Friday, June 18, 2010

Poetry Friday: School's Out Edition

Schoooooooooooooooooooooooooool's out for summer!
Schoooooooooooooooooooooooooool's out forever!

Summer vacation started here this week, which brings all the joy of summer reading lists. A lot of people complain about reading lists, but I really like ours. The libraries and schools* work together to put together lists that have a wide variety of books for a wide variety of readers. They also get revisited every year, so new titles get added. AND! With the libraries and schools working together, every book on the list is still in print and owned by the library (in fact, we have lots of copies, because it's a reading list book!)

I mean, is Babymouse on your reading list? It's on mine.

There are also poetry books on the list for almost every grade. Some grades luck out with multiple poetry books AND verse novels.

A Poke in the I: A Collection of Concrete PoemsTwo of those books are ones I want to talk about today-- A Poke in the I: A Collection of Concrete Poems (for rising 5th graders) and A Kick in the Head: An Everyday Guide to Poetic Forms (for rising 7th graders.) Both are selected by Paul B. Janeczko and illustrated by Chris Raschka

A Poke in the I is a collection of concrete poems, which are very visual in nature, are fun, and a great way to get kids to look at poetry in a different way.

One of my favorites from A Poke in the I is "Swan and Shadow" by John Hollander. I can't do proper formatting in the blog, but it's used in this post on How to Save the World.

A Kick in the Head: An Everyday Guide to Poetic FormsA Kick in the Head is a book of different poetic forms. Up in the corner is the name of the form, the main page spreads are an example or two, and down in small print, it explains what the form is. There is more information on the form in the back.

So, it gives us an Aubade, which is explained in the fine print as "An aubade (oh-BAUD) is a poem without formal structure of rhyme that laments or celebrates the coming of dawn."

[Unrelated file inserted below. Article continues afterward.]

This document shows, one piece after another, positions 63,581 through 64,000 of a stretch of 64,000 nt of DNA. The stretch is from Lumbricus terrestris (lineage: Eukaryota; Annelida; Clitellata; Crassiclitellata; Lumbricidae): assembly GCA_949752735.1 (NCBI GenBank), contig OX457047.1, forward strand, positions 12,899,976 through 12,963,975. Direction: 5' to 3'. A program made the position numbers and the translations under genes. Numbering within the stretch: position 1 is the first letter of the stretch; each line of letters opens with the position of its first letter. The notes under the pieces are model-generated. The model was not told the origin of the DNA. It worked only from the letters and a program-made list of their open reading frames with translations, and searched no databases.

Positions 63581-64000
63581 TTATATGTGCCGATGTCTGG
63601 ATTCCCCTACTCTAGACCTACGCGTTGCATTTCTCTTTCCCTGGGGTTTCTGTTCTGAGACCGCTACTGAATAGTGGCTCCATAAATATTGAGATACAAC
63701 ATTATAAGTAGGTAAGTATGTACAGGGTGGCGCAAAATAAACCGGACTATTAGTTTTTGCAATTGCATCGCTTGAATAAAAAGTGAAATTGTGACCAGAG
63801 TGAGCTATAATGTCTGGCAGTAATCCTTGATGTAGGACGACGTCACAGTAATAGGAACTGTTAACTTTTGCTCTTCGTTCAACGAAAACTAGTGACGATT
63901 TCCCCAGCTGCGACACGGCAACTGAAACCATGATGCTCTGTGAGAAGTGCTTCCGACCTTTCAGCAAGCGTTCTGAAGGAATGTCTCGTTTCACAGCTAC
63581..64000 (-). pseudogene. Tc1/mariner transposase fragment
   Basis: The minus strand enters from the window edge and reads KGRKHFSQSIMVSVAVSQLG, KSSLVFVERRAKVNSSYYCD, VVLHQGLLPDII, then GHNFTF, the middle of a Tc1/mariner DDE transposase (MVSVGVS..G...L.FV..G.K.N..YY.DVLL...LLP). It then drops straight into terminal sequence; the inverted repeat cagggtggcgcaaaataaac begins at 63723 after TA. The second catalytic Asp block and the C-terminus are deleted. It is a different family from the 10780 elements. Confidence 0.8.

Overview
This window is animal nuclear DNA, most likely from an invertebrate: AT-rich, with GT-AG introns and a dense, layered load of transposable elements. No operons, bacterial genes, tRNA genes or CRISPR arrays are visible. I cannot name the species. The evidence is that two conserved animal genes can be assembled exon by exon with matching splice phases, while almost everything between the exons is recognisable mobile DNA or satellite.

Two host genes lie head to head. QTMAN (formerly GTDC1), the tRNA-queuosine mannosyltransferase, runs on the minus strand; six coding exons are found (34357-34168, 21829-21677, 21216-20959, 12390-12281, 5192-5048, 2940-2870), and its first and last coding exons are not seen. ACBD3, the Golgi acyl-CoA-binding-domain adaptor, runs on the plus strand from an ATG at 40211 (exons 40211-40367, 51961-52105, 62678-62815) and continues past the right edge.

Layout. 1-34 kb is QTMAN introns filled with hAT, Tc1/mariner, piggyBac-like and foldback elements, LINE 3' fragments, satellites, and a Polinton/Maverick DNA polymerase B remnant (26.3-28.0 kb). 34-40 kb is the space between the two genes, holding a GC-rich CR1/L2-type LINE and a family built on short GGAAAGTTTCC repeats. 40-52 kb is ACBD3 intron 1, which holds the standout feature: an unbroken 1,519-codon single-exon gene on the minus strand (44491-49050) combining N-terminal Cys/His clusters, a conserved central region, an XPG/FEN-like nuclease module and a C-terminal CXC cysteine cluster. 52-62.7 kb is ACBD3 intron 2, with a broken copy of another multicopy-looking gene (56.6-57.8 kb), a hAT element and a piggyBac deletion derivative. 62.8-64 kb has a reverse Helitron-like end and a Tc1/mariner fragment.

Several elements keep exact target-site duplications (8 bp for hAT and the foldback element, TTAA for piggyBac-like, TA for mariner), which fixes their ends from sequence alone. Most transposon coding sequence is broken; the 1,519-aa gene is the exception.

The example is "Morning Has Broken" by Eleanor Farjeon

Morning has broken
Like the first morning
Blackbird has spoken
Like the first bird.
Praise for the singing!
Praise for the morning!
Praise for them, springing
Fresh from the Word!

Sweet the rain's new fall
Sunlit from heaven,
Like the first dewfall
On the first grass.
Praise for the sweetness
Of the wet garden,
Sprung in completeness
Where his feet pass.

Mine is the sunlight!
Mine is the morning.
Born of the one light
Eden saw play!
Praise with elation.
Praise every morning,
God's re-creation
Of the new day!

Which I just love, mostly because I love the way Cat Stevens set it to music. It was in our hymnal growing up, and was always one of my favorites to sing.

*Well, we work with the public school district for the county we're located in. We have a ton of students who go to private, charter, or public schools from other counties who use the library too. And by "we" I mean the library. Personally, I am not involved in the process at all. Sadly.

Roundup is over at Two Writing Teachers. Join the fun!

Books Provided by... my local library

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1 comment:

Mary Lee said...

Hooray for poetry on summer reading lists! (And Babymouse, too!!!)